Her own experiences as traveller, mountaineer and skier feed into Rosie Thomas’s narrative, in the emotional pull of the high mountains, the motivations of those who go there – to trek or to climb – and the experience of being in remote places where nature is at its most harsh.
If you’re wondering about any or all of three aspects, read this book. As a female mountain traveller and trekker, they really resonated for me.
Cary / Kitty’s and Olivia’s lives intersect on the small Greek island which is home to Olivia and her family. Cary’s left an unhappy marriage behind and her friendship with Olivia (and envy of her happiness) soon leads her to try to escape her ill-fated childhood too.
Strangers Annie and Steve are caught in a bomb blast that destroys the Oxford Street department store where they were both doing their Christmas shopping. Rescued from the rubble where they had talked to keep one another alive, life gets more complicated as they each cope with the intense emotions generated by this shared experience and the fall out for their nearest and dearest.
Whilst the story is timeless the 1986/1987 setting hasn’t aged so well – it’s a world before mobile phones, when wives and mothers managed on their housekeeping – but the novel is all the more interesting for that.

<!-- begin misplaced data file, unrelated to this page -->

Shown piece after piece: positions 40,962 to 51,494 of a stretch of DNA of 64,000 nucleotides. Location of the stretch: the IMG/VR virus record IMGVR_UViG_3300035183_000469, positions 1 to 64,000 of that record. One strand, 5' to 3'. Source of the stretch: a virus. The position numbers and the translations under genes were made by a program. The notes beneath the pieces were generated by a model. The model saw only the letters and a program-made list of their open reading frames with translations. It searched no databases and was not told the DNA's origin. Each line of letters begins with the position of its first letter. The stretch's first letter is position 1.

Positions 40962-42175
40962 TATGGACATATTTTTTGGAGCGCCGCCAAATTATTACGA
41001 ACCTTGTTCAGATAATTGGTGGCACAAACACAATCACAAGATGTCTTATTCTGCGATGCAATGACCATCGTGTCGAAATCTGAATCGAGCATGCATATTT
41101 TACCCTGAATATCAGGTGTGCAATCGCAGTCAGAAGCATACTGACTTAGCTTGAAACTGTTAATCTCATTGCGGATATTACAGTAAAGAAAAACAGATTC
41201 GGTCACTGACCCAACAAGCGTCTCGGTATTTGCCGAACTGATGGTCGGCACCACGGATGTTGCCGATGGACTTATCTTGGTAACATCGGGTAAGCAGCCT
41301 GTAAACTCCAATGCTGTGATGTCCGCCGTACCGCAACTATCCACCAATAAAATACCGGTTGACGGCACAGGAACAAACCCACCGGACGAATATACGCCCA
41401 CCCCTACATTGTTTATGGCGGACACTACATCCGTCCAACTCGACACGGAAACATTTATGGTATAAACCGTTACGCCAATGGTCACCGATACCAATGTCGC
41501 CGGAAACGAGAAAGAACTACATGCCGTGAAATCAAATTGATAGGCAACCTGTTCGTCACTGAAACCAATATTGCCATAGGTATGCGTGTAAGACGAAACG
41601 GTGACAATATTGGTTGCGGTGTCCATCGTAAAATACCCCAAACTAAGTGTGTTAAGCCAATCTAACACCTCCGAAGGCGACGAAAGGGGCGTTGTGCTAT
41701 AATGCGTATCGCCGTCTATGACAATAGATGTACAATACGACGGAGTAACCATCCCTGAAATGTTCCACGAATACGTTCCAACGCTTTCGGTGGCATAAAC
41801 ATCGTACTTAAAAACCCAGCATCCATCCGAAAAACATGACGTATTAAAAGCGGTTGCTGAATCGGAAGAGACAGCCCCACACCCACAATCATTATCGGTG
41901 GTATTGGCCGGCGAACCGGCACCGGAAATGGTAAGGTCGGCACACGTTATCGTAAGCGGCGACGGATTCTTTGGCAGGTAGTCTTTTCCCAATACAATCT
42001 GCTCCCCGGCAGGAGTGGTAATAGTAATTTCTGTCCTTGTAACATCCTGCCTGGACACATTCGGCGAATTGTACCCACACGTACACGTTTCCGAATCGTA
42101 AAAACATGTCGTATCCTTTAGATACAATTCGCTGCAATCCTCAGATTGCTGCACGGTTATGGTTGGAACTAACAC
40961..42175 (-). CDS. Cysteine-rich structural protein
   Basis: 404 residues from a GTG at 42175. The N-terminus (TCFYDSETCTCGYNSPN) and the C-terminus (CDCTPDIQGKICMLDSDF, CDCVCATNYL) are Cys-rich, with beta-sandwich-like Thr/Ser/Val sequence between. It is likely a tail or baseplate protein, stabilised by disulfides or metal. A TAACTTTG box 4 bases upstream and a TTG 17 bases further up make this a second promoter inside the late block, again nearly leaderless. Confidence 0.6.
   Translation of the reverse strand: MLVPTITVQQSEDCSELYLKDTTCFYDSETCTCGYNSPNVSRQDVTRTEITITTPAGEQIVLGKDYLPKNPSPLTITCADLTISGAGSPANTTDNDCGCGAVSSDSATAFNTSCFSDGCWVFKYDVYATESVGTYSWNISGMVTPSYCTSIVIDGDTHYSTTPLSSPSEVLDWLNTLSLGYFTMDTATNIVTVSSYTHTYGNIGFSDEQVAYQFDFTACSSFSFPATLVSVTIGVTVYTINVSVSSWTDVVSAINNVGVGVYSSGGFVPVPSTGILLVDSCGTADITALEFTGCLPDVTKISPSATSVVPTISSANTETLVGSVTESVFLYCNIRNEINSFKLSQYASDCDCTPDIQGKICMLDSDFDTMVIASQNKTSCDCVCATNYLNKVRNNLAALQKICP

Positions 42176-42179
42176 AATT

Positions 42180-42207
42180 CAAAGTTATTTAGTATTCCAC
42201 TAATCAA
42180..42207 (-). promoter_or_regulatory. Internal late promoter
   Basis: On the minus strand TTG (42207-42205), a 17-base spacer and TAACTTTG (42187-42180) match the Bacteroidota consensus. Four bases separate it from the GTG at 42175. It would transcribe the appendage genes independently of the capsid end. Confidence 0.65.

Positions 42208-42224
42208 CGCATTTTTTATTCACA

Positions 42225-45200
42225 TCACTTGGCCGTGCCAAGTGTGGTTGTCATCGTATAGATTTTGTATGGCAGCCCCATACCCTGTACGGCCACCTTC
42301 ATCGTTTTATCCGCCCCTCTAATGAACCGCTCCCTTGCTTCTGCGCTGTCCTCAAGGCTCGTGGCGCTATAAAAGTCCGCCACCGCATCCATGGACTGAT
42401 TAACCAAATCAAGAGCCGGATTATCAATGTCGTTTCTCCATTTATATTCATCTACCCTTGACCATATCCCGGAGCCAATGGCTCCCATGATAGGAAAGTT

Set in Pittharbor, an old whaling community turned small scale summer resort on the Maine coast, three, unconnected, generations of women feel the influence of long ago suicide Sarah Corder whose remarkable story we learn as May, the teenager of the trio, reads Voyages of the Dolphin.
Twin stories of love in the Himalaya, both rooted in the valleys and sheep farms of North Wales.
Nerys’ story is set in the late 1930s and early 1940s when she follows her Presbyterian minister missionary husband to India. Although destined for remote Ladakh, Nerys finds herself living with the wartime jet set in Srinagar. Modern day Mair follows in her in her grandmother’s footsteps, initially the company of a Swiss American couple and their toddler daughter Lotus. En route there are wonderful descriptions of Ladakhi gompa, Kashmiri mountains and passes – even if, sadly, modern borders and geopolitics mean that the mid 20th century bazaar caravan world of Leh is long gone.
I must confess (no surprise here) that having finished The Kashmir Shawl, my appetite for this part of the world has been well and truly whetted… a trek from Leh to Srinagar is on my To Do list.